Do you remember the angel food cake mentioned in Ruined: The Angel Food Cake Saga? While much like its maker the aforementioned cake was tasty and somewhat dense. No, no the maker isn’t dense so much as sometimes in a hurry and takes shortcuts that lead to ruinous results. Ah well. Meanwhile I made the cake again, and you can see by this photo that I posted on Instagram the other day that the second attempt worked. The cake stayed where it was this time. When the time arrived to remove it no trouble was had and the color a beautiful caramel. And, dun dun dun I didn’t take more photos. And No, you’re not the first one to express sheer and utter disappointment in this failure on my part. Trust me when I say it was beautiful, and delicious, an utterly intoxicating combination. No no there was no drunkenness from this beautiful food item.
Let’s Get Moxie With it
Yesterday afternoon I temporarily took Gramma’s 90th birthday quilt off the frame so that a friend could come over and try out the Handi Quilter Moxie #quiltwithmoxie. My personal goal was to get the quilt back on the frame and the quilt loaded so that after a bit of instruction she would be able to quilt. Well. We, and by we I mean me, had a minor mishap while loading the backing – I loaded it the wrong way. When I realized it I stared for a few moments for a couple of reasons 1) I was taking video which I will share on my YouTube channel very soon; and 2) I was stuck because dinner needed making and the dinner maker wondered how she would get this done prior to the quilter showing up. I didn’t. The quilter was kind of happy with this because she got some of the experience loading the quilt onto the frame. I set the machine into Precision mode, set the stitches per inch and “mph” and I ran the first pass for her to see, then she got stitching. For the next space I showed her how to stitch ribbon candy, she finished the row. The next space I did a ribbon candy variation (that included loops). Then the next pass I showed her how to do the loops and outlined one car, she did the rest. What was really interesting was that the more I talked the easier the quilting became because she wasn’t thinking about the fact that she’s a beginner longarm quilter. At one point we had a lengthy discussion on eye/hand coordination and doing a repetitive task on brain autopilot. Whew! that was a big conversation and got her through the next row of quilting. In two hours we had the quilt completely quilted and she was happy. I was happier because she was finished and happy. Swoon!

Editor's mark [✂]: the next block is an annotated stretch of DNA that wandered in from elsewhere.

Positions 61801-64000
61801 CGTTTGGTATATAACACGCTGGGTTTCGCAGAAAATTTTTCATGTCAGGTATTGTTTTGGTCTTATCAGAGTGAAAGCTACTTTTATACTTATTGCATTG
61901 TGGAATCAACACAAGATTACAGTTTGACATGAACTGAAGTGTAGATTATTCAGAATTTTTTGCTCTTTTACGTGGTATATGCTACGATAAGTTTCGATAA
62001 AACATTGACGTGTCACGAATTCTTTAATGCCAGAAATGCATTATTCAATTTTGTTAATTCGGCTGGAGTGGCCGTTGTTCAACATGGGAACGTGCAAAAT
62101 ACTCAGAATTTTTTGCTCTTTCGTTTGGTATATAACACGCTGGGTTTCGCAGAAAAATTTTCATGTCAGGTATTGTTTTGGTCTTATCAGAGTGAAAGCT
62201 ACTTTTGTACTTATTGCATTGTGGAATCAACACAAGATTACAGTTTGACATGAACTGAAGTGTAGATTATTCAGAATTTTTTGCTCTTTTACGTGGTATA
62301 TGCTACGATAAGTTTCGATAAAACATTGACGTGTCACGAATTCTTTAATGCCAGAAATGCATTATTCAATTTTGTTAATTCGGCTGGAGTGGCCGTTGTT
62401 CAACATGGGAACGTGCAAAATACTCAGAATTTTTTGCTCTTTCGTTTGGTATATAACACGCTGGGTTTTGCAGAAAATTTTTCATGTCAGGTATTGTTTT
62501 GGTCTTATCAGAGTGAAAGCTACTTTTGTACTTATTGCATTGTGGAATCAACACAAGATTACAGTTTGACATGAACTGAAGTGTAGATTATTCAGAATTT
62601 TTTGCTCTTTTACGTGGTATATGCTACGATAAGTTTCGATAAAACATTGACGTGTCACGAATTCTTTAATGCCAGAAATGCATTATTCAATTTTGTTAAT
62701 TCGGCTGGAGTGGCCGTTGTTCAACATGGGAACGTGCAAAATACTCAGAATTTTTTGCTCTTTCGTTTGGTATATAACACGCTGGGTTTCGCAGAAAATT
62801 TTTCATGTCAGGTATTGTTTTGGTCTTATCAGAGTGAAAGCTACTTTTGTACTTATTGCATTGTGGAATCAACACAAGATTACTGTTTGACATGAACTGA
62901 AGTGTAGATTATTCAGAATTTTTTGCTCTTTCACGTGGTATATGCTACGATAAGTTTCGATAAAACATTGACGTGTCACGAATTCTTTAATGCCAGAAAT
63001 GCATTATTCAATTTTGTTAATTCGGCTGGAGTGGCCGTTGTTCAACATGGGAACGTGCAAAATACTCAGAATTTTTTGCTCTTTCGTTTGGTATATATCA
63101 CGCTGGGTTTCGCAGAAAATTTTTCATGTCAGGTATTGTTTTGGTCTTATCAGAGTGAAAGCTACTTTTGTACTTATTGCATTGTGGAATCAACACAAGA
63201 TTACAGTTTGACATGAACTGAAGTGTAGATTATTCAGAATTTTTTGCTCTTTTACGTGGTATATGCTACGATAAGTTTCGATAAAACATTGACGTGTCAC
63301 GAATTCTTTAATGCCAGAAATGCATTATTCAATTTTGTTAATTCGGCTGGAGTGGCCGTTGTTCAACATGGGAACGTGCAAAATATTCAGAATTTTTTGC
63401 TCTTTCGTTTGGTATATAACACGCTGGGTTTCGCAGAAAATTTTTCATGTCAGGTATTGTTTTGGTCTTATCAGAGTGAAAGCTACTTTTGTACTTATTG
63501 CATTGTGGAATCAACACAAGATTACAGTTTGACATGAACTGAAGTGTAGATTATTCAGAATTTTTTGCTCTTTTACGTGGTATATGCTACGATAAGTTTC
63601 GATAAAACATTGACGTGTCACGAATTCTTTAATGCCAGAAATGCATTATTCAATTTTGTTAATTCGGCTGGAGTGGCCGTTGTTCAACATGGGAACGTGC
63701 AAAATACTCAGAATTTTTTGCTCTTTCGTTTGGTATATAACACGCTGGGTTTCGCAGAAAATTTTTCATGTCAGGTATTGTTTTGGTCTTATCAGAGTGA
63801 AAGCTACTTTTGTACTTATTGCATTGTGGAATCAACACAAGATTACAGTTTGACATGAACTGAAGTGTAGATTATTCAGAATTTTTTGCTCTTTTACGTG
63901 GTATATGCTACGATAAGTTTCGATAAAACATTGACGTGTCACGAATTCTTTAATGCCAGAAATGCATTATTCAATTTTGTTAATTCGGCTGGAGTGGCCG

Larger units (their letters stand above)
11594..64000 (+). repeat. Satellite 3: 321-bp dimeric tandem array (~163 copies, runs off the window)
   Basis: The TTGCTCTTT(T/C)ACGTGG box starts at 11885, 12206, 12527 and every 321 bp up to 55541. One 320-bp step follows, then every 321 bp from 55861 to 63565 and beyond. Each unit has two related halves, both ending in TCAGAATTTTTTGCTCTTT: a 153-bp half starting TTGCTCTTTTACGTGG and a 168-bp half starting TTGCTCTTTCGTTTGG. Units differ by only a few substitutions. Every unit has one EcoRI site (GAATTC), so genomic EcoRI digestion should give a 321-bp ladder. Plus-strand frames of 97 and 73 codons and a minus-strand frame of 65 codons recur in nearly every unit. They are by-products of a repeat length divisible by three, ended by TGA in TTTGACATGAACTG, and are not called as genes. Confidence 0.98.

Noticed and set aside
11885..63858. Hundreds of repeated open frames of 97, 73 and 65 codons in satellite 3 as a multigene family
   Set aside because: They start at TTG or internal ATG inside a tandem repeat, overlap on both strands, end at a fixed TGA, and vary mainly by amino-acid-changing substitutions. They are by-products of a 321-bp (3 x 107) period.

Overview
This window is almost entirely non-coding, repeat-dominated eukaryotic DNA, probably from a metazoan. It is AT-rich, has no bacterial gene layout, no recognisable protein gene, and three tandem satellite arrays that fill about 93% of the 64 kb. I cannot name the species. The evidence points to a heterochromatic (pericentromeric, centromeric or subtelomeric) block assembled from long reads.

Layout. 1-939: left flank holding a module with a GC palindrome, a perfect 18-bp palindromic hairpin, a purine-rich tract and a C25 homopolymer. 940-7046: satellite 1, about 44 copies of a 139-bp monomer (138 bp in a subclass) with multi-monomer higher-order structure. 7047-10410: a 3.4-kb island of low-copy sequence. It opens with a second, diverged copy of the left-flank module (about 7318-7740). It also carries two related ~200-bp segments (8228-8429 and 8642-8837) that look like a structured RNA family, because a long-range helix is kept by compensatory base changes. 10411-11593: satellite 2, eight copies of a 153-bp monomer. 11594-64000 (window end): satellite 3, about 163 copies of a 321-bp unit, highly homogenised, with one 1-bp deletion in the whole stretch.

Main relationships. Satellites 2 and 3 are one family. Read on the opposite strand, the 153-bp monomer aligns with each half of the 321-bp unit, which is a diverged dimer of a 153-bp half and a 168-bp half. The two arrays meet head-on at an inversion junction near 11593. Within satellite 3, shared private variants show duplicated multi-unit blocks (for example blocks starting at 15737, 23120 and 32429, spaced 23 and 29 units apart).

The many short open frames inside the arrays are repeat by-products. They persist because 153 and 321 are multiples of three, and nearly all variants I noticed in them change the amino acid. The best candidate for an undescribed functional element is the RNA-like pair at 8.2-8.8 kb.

Of Planners; Beginning Again
Do you have a deep love of pens and pins? Me too! Who knew.
I don’t know about you but I’m always on the lookout for just the perfect planner and just the perfect pens. I do have a love for fountain pens, oh they make writing by hand delightful. There’s also this thing for fine line pens. Looking about the room I have pens, markers and pencils in a variety of weights and sizes that are perfect for practicing free motion quilting on paper. The order for a planner that runs from July to June rather than January to December arrived. I started with this style of planner while working as a sales rep a couple of summers ago as it made bridging the end of and beginning of the year easier. While the planner I’ve been using is perfectly good, and in some ways better suited the the work I need to do quilting has taught me that having the right for me tools means that I engage in my work in a way that propels me forward.
After our Cohort meeting I had a friend (who publishes video on a regular basis) look at my already recorded, not yet edited, content for something specific. As a direct result the video will be recorded again with some changes in the background including having my own quilted pieces in the background rather than my prized teaching badges. While these badges mean something to me they look sloppy in the background of the video. Honestly I knew this but those badges hold special meaning to me. I share this because while there is a bit of a “perfectionism” feel to this, making a simple change in what I’m doing will make me happier with my work, and as a machine quilting teacher I encourage and promote practice. One of the things that Jenny points out in her machine quilting class is the “visible learning curve” which we all see in our video content. We will always see this learning curve as we become both more comfortable and confident in the work.
And with that I’m going to go load a quilt on the long arm, video the content and get it posted as soon as possible. You all are awesome sauce.